Limited Edition: Cleansing Balm with Organic Camellia Oil

Limited Edition: Cleansing Balm with Organic Camellia Oil

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1. Consult the list of ingredients.

Before purchasing a skincare product, particularly for those who are aware of their allergies, it is advisable to systematically analyse the list of ingredients to identify the potential presence of the allergen to which you are sensitised.

The predominant ingredients (those with a concentration greater than 1%) must be listed in descending order according to their quantity in the product. Below 1%, the so-called "minority" ingredients can be listed in no particular order.

Furthermore, the 26 most allergenic fragrance substances, regulated by Europe, must also be mandatorily disclosed to consumers on the ingredient list, if the concentration of any of these substances exceeds more than 0.001% in a leave-on product (cream, milk, lotion...) or 0.01% in a rinse-off product (shampoo, shower gel, cleanser, mask...).

2. Carefully read the usage instructions and safety precautions.

Before the initial use of any cosmetic product, take the time to observe certain information, as mentioned on the product packaging or included in the instructions, for safe usage:

  • The frequency of use to avoid bringing about additional issues due to excessive use such as redness, irritation, sensitivity, dryness, spots, etc... ;

  • The area where the product should be applied. Some skincare treatments are ideal for the body but can be harsh for the face;

  • The application duration such as the time a mask or a depilatory is left on, for example, is crucial for the product to deliver its full effectiveness. However, leaving a product on for longer than recommended could have adverse effects on the skin or hair fibre, and thus produce the opposite effects than expected. Conversely, a product that is not left on for long enough may not have any effect at all;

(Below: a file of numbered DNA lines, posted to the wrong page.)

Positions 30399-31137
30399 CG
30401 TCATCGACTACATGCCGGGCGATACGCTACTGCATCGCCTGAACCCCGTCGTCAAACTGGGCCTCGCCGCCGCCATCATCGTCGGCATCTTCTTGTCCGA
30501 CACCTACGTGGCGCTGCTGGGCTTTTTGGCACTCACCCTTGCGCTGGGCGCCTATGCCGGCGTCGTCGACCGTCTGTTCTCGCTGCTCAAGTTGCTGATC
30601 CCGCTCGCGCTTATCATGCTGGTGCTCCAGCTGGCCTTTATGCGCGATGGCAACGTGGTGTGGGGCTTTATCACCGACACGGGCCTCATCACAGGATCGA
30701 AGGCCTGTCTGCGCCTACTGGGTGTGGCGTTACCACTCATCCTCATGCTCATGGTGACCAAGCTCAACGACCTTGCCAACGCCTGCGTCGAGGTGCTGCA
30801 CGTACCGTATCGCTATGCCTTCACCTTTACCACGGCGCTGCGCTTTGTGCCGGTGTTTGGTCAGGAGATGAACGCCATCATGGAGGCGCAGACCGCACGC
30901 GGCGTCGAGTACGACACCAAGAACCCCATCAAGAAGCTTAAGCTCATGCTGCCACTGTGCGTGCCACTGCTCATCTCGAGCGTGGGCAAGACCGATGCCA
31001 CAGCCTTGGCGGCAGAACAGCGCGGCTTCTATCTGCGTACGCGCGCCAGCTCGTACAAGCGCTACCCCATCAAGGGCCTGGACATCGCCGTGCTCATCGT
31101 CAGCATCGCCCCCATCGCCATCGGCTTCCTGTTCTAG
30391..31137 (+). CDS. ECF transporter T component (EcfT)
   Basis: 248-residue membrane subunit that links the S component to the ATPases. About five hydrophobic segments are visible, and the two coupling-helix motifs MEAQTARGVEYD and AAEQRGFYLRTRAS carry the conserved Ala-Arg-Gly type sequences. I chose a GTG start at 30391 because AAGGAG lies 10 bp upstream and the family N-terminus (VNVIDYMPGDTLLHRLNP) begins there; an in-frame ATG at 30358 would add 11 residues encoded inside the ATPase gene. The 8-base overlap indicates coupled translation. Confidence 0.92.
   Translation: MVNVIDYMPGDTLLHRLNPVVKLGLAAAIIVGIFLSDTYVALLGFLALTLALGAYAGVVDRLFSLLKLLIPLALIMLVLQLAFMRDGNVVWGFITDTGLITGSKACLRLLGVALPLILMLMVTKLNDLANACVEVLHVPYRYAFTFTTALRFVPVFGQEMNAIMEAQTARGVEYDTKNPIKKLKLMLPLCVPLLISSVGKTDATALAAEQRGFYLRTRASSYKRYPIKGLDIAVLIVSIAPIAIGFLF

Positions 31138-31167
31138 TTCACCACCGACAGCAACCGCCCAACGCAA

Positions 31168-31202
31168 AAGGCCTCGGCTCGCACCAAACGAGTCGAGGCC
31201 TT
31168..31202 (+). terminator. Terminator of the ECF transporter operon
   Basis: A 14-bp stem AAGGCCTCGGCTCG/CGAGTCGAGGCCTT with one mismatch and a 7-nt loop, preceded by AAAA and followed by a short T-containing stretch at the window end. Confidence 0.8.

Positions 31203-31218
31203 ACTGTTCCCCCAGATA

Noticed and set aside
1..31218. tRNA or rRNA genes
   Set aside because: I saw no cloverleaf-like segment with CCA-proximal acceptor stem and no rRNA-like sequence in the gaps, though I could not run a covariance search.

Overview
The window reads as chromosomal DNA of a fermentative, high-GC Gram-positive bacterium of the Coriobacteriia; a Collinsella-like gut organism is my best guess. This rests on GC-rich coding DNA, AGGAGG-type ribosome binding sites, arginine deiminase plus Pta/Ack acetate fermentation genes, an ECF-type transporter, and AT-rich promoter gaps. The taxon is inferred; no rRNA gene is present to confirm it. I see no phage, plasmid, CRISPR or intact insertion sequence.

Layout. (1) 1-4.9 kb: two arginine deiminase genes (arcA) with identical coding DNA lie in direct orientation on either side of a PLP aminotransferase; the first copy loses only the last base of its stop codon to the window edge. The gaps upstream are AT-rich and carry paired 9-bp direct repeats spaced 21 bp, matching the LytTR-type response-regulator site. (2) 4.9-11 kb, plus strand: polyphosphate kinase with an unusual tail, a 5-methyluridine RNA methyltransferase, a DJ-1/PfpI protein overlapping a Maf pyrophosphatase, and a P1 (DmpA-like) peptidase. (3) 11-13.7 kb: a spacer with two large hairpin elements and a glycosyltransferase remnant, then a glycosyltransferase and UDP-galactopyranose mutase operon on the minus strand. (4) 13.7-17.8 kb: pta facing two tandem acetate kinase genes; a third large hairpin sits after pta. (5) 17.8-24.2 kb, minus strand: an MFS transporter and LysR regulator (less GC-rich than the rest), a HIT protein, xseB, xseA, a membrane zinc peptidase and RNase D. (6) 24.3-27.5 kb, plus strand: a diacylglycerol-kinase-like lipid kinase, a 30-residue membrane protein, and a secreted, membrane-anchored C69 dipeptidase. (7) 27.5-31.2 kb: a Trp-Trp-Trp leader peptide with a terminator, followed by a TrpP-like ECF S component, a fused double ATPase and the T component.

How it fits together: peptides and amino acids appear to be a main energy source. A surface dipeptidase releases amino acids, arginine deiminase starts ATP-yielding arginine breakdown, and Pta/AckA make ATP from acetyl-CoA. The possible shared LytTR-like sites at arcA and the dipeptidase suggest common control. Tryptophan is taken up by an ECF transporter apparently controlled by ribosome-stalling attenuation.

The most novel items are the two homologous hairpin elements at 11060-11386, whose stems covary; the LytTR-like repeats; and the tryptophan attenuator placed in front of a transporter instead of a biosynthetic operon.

• The necessity or not of rinsing after use, if the function of the product requires it (shampoo, exfoliant, shower gel, etc...) or if rinsing is clearly indicated (certain makeup removers, masks, etc...);

  • The warnings such as "avoid the eye contour", "not recommended for sensitive and atopic skin", "use only in the evening", "avoid sun exposure during the period of use", etc... are there to prevent any discomfort.

3. Always test your tolerance to cosmetic products before use.

Even when taking the usual precautions, the use of cosmetic products can trigger an allergic reaction in some individuals. It is therefore important to test each new cosmetic product on a small area of your body to see if the cosmetic ingredients contained in the product are suitable for you. Here is the procedure to follow:

  1. Next, take a small amount of the product and apply it to the crease of your elbow, wrist, or behind the ear on clean, dry skin;

  2. Leave the product on for 24 hours and observe the area: if no skin reaction occurs, then your skin tolerates the product. Conversely, if redness, irritation, tingling or itching occur, this indicates that you have had an allergic reaction to one or more components of the product.

Caution! Even though this test allows you to determine your tolerance towards a new cosmetic product, it does not eliminate the possibility that prolonged use of the product may sensitise you.

4. Use a cosmetic product with clean hands.

Before applying any skincare product, it is crucial to thoroughly wash your hands. This simple act helps to prevent the spread of germs and thus promotes the formation of skin impurities (blackheads, comedones, spots). Indeed, hands are the most common carriers of dirt and bacteria. When they come into contact with the skin, these bacteria penetrate the pores and can lead to the appearance of blemishes.

5. Beauty routine: using skincare products in the correct order.

The fundamental principle is to start by applying products with a light, liquid, aqueous texture, and then proceed with products that have an oily and thick texture, regardless of the number of products. Adhering to this order of application allows water to penetrate into the deep layers of the skin and, most importantly, to be retained there for optimal hydration.

6. Avoid touching your skin with the pipette.

This practice is counterproductive. By directly placing the serum pipette onto your skin, you expose your cosmetic product to a higher risk of bacterial proliferation. Indeed, when bacteria come into contact with cosmetics, they can compromise their quality.

7. Avoid immediate sun exposure after applying certain cosmetic products.

Some active ingredients contained in cosmetic products can cause skin sensitisation and trigger reactions such as burns, brown spots, redness, tingling... when exposed to sunlight after their application: this is referred to as photosensitisation.

retinol , fruit acids (glycolic acid, lactic acid , citric acid, etc...), certain essential oils (angelica, bergamot, lemon, green mandarin, grapefruit, bitter orange, sweet fennel, cinnamon...), the oily macerate of St. John's wort... are this type of active ingredients, both natural and synthetic, that are likely to induce this type of reaction.